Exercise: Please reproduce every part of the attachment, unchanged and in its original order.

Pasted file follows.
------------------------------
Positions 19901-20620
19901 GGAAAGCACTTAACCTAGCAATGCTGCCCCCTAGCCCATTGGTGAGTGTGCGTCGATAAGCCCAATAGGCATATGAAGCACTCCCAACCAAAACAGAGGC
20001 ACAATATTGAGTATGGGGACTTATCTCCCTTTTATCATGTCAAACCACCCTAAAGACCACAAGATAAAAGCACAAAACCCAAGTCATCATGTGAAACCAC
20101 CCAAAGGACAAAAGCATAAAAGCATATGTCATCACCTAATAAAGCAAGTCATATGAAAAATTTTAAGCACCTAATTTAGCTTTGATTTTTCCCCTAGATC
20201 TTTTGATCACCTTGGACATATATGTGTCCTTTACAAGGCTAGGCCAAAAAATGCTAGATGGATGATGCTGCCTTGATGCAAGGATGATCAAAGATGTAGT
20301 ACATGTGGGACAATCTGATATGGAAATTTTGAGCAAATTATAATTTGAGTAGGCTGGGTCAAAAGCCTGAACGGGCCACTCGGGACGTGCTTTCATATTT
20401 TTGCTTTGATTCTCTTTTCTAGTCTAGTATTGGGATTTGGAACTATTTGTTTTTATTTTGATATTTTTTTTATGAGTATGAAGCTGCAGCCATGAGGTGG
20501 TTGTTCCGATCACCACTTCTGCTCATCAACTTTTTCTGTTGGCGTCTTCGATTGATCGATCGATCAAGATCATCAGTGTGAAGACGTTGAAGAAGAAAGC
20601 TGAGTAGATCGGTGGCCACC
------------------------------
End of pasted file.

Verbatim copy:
Positions 19901-20620
19901 GGAAAGCACTTAACCTAGCAATGCTGCCCCCTAGCCCATTGGTGAGTGTGCGTCGATAAGCCCAATAGGCATATGAAGCACTCCCAACCAAAACAGAGGC
20001 ACAATATTGAGTATGGGGACTTATCTCCCTTTTATCATGTCAAACCACCCTAAAGACCACAAGATAAAAGCACAAAACCCAAGTCATCATGTGAAACCAC
20101 CCAAAGGACAAAAGCATAAAAGCATATGTCATCACCTAATAAAGCAAGTCATATGAAAAATTTTAAGCACCTAATTTAGCTTTGATTTTTCCCCTAGATC
20201 TTTTGATCACCTTGGACATATATGTGTCCTTTACAAGGCTAGGCCAAAAAATGCTAGATGGATGATGCTGCCTTGATGCAAGGATGATCAAAGATGTAGT
20301 ACATGTGGGACAATCTGATATGGAAATTTTGAGCAAATTATAATTTGAGTAGGCTGGGTCAAAAGCCTGAACGGGCCACTCGGGACGTGCTTTCATATTT
20401 TTGCTTTGATTCTCTTTTCTAGTCTAGTATTGGGATTTGGAACTATTTGTTTTTATTTTGATATTTTTTTTATGAGTATGAAGCTGCAGCCATGAGGTGG
20501 TTGTTCCGATCACCACTTCTGCTCATCAACTTTTTCTGTTGGCGTCTTCGATTGATCGATCGATCAAGATCATCAGTGTGAAGACGTTGAAGAAGAAAGC
20601 TGAGTAGATCGGTGGCCACC